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November 28, 2023

3 Signs of a Grandparent Scam to Share with Your Members

3 Signs of a Grandparent Scam to Share with Your Members

It’s the holiday season, and unfortunately, it’s also the season for fraud. People can use the internet and technology to trick you into thinking they are your loved one. Although this type of scam is commonly called a “grandparent scam,” it can happen to anyone at any age.

Share the following warning signs with your credit union members to help them spot a fake emergency, and to show them how to help a family member being scammed.

1. Insisting Upon Secrecy

If the person contacting you insists you can’t tell anyone about their story, it’s likely a fake emergency. They may have a seemingly legitimate reason, such as not wanting to get in trouble with their parents. If you call close family members, you’ll likely discover this person isn’t who they claim to be.

Keep your guard up, as they will likely do everything they can to make you comply. Realize that if this is a loved one, contacting close relatives to confirm the situation is reasonable.

2. Urging You to Act Now

The story could be extremely dramatic (scammers have had a lot of practice!), but you need to resist the urge to act immediately. In a typical grandparent scam, the caller says they need cash for an emergency, such as paying a hospital bill or getting out of a foreign country. They will try their best to make you worry to the point that you quickly comply before you have the chance to realize it’s a fake emergency.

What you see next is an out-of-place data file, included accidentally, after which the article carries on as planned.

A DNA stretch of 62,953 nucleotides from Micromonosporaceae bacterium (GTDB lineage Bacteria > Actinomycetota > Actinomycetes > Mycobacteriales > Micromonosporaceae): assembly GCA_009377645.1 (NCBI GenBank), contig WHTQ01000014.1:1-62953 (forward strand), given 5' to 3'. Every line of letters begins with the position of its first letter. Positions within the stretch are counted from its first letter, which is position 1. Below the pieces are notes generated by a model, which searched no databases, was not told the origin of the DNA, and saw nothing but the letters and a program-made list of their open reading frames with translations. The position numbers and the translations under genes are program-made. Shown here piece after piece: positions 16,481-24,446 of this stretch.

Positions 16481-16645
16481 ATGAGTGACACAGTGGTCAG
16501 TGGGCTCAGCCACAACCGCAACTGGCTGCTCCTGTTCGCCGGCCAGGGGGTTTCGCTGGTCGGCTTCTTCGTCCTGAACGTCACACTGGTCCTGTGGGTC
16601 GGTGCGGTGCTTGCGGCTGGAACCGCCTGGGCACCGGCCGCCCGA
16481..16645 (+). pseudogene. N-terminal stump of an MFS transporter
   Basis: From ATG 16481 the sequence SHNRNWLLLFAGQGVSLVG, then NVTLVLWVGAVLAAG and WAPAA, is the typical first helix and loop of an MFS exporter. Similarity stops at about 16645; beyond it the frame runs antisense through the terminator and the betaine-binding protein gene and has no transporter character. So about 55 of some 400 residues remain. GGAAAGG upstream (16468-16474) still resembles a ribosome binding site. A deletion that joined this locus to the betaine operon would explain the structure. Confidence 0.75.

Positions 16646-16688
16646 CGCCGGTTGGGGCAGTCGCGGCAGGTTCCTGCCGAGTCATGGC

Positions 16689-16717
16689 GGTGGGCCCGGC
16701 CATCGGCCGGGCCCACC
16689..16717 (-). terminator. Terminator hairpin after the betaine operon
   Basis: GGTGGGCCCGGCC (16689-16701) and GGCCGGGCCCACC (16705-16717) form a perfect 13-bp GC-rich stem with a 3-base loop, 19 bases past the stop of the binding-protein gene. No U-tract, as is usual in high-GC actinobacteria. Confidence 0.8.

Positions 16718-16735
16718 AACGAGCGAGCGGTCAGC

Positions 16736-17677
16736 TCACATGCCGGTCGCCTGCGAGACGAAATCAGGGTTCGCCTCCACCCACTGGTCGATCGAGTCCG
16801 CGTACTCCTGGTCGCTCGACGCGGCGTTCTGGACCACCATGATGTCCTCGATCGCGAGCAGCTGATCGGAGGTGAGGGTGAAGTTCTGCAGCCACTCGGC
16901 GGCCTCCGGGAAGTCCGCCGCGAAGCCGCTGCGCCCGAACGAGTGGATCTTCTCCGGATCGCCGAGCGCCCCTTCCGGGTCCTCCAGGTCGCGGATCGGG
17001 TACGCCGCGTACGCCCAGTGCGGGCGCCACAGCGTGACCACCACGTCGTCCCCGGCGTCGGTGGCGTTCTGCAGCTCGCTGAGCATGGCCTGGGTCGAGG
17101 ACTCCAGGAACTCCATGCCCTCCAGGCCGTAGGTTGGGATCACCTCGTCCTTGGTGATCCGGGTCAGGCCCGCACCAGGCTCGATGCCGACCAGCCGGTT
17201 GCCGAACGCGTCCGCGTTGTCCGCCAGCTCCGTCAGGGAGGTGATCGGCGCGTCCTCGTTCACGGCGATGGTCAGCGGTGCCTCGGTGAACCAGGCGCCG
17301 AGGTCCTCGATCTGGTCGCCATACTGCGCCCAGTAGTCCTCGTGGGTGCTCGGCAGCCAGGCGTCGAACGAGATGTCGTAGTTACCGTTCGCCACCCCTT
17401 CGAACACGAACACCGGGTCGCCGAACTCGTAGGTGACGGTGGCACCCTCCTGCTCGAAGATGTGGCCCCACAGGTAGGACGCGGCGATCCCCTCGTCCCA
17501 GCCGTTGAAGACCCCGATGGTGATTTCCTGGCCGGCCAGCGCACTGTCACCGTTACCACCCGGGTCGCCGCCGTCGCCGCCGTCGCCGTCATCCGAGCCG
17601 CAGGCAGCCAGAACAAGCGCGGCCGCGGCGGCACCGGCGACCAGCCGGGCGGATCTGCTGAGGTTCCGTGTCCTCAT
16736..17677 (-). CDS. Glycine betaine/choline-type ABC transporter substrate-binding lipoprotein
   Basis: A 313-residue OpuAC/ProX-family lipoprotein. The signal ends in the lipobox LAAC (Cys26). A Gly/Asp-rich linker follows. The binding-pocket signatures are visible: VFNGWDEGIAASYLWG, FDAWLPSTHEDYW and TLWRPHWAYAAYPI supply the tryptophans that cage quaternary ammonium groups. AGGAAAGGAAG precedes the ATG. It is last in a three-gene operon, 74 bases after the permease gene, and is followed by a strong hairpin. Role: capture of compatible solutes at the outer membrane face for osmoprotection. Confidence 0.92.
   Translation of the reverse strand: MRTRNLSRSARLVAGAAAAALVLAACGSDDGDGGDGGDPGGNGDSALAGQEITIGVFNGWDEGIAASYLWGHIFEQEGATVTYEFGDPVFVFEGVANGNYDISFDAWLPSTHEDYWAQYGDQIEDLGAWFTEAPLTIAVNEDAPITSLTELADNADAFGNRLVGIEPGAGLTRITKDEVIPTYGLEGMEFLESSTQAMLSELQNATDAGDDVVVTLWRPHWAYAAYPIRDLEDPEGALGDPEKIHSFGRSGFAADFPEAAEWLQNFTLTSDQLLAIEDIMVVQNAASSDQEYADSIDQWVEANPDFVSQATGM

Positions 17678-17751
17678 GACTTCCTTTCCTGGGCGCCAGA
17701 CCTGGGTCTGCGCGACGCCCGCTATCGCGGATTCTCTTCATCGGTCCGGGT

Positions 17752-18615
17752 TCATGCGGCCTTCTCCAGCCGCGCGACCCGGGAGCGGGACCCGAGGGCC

With today’s technology, such as artificial intelligence (AI) and social media, people can trick you into believing they are someone you know.

3. Requesting Payment by Gift Card or Money Transfer

This may seem like an obvious red flag, but when you get an urgent, realistic message from a loved one, the payment method is the least of your concerns. Remember that a request for payment by gift card or wire transfer is always a scam. These payment methods make it extremely difficult, if not impossible, to get your money back.

You may also be asked for other personal information like your address, social security number, or bank account information. No matter how legitimate you think the person is, resist the urge to answer their questions. Hang up and talk to someone you trust who is close to the supposed caller.

How to Help a Family Member Being Scammed

If a loved one reaches out to you, and you realize they’re being scammed, be sure to share what you’ve learned. Explain the three common signs of a grandparent scam and see if what they’re experiencing is similar. Depending on whether they’ve already sent money, their financial institution should be contacted, as well as local law enforcement.

Report scams at and learn more about how to help a family member being scammed by visiting

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